In a simple, straightforward, manner Greear tackles one of the most pressing issues facing American evangelicalism today— the assurance of salvation. Specifically, Greear sets out to tackle two problems related to this issue.  First, he wants to answer the questions, “How can anyone know, beyond all doubt, that they are saved?”  Second, he deals with those who he refers to as “ the falsely assured,” or people who have prayer a sinner’s prayer but have never experienced genuine conversion.  Both of these issues are pressing problems in the modern evangelical church.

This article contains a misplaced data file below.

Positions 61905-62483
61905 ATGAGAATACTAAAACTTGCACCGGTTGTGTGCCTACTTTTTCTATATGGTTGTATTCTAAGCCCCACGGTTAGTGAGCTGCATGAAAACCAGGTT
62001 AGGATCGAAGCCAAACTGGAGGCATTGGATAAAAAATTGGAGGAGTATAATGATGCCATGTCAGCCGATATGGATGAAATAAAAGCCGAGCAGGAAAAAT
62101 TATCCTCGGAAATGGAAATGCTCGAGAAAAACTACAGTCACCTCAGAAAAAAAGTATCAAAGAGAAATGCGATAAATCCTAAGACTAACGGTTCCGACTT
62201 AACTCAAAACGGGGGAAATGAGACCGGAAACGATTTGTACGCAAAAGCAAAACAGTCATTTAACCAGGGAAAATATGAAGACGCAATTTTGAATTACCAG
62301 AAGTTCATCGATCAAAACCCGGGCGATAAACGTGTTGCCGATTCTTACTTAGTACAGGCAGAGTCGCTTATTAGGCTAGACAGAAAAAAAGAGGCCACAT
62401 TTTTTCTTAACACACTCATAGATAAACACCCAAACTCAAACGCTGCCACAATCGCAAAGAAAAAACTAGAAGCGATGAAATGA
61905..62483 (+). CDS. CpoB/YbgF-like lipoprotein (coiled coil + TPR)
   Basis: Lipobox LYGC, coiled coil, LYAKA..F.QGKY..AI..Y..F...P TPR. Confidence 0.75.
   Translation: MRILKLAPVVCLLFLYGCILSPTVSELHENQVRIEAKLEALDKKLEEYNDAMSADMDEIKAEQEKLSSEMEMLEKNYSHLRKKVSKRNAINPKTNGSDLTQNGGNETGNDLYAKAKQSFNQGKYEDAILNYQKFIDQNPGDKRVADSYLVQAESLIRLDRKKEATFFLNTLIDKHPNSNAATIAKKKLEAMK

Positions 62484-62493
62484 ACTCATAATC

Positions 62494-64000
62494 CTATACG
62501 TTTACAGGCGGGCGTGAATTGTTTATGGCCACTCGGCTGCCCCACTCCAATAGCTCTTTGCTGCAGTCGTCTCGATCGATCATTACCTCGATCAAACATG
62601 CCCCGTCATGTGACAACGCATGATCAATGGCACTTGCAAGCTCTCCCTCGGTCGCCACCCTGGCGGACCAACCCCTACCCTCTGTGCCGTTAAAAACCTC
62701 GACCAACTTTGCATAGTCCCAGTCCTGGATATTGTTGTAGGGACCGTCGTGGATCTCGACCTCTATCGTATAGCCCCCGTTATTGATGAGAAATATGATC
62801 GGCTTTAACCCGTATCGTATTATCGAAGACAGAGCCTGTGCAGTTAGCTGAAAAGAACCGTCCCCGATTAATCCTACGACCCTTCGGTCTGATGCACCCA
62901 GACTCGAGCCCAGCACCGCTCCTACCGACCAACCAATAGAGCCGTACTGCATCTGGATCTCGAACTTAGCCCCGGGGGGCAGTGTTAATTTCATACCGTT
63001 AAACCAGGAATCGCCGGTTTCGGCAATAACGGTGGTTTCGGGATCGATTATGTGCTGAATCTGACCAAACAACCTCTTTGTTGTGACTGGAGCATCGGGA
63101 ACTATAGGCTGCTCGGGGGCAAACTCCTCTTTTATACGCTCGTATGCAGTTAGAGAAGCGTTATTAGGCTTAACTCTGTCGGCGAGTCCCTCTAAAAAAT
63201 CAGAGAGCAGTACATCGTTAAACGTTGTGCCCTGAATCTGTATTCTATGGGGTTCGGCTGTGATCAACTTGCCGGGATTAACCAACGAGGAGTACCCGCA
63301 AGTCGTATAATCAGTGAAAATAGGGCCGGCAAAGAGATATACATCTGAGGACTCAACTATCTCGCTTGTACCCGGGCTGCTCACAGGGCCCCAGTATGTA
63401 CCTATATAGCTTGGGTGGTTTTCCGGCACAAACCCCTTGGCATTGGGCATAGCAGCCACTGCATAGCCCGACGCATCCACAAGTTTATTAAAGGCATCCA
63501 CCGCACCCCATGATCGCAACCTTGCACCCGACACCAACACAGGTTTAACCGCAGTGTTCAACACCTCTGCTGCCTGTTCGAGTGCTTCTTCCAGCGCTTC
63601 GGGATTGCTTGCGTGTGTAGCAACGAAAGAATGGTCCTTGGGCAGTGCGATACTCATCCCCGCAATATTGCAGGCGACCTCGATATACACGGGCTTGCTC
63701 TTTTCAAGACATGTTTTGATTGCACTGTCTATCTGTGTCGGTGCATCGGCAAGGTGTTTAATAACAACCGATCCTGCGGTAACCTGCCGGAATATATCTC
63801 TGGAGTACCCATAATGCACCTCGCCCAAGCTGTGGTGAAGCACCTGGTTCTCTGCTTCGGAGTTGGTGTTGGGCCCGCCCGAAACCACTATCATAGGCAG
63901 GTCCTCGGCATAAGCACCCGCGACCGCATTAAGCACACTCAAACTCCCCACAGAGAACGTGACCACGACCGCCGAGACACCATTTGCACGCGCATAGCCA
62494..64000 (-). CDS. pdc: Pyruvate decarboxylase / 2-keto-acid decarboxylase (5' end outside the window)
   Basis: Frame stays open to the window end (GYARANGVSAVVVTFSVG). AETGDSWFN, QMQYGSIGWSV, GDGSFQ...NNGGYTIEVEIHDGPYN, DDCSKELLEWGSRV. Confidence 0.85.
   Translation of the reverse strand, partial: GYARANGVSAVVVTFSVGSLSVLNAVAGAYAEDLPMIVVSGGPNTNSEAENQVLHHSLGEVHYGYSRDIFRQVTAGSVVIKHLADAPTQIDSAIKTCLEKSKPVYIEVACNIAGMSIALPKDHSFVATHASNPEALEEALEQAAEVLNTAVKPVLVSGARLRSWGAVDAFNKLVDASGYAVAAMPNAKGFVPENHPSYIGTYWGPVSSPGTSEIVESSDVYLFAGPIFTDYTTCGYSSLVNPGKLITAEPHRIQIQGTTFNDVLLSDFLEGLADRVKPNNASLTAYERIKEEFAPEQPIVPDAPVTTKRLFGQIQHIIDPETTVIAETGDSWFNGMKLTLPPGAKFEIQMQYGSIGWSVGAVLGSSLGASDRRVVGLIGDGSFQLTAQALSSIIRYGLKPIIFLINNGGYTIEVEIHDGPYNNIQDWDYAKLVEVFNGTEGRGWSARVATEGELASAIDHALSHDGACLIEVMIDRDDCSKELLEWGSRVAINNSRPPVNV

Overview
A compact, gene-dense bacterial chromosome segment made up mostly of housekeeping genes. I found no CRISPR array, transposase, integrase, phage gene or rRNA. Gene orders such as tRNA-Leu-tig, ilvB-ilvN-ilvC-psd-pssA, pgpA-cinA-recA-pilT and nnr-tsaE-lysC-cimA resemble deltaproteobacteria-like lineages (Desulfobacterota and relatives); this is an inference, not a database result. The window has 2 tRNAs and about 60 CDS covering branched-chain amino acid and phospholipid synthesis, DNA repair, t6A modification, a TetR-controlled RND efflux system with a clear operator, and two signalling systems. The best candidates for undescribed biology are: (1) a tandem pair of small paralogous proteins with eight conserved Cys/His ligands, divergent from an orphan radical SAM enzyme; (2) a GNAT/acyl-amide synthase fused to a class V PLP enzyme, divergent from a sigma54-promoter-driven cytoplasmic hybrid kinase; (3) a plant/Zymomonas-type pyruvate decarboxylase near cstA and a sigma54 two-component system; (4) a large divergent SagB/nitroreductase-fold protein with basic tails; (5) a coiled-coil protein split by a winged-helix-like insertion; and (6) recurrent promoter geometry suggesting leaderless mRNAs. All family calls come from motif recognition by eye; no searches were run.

The basic thesis of this book is that “Salvation is not a prayer you pray in a one-time ceremony and then move on from: salvation is a posture of repentance and faith that you begin in a moment and maintain for the rest of your life.” (p.5)  Greear points to a 2011 Barna study showing that while nearly half of all adults in America have prayed a sinner’s prayer and as a result believe they are going to heaven, many have never shown any fruits of repentance or a changed life.  He suggests that part of the problem is the way that evangelicals speak about the gospel.  Specifically the way we couch the response to the gospel in phrases such as “ask Jesus into your heart,” or “accept Jesus as Lord and Savior,” or “give your heart to Jesus.”  He writes, “These phrases may not be wrong in themselves, but the Bible never tells us, specifically, to seek salvation in those ways.  The biblical summation of a saving response towards Christ is “repentance” and “belief” in the gospel.” (p.7) He goes on to say, “Repentance and faith are heart postures you take toward the finished work of Christ.  You might express the beginning of that posture in a prayer.  But don’t make the mistake of equating that prayer with the posture.  The sinner’s prayer is not a magic incantation or a recipe you follow to get a salvation cake.  The real stuff— that stuff that matters— is the posture of repentance and faith behind the words you speak.  The prayer is good only insofar as it verbalizes the posture.” (p.8)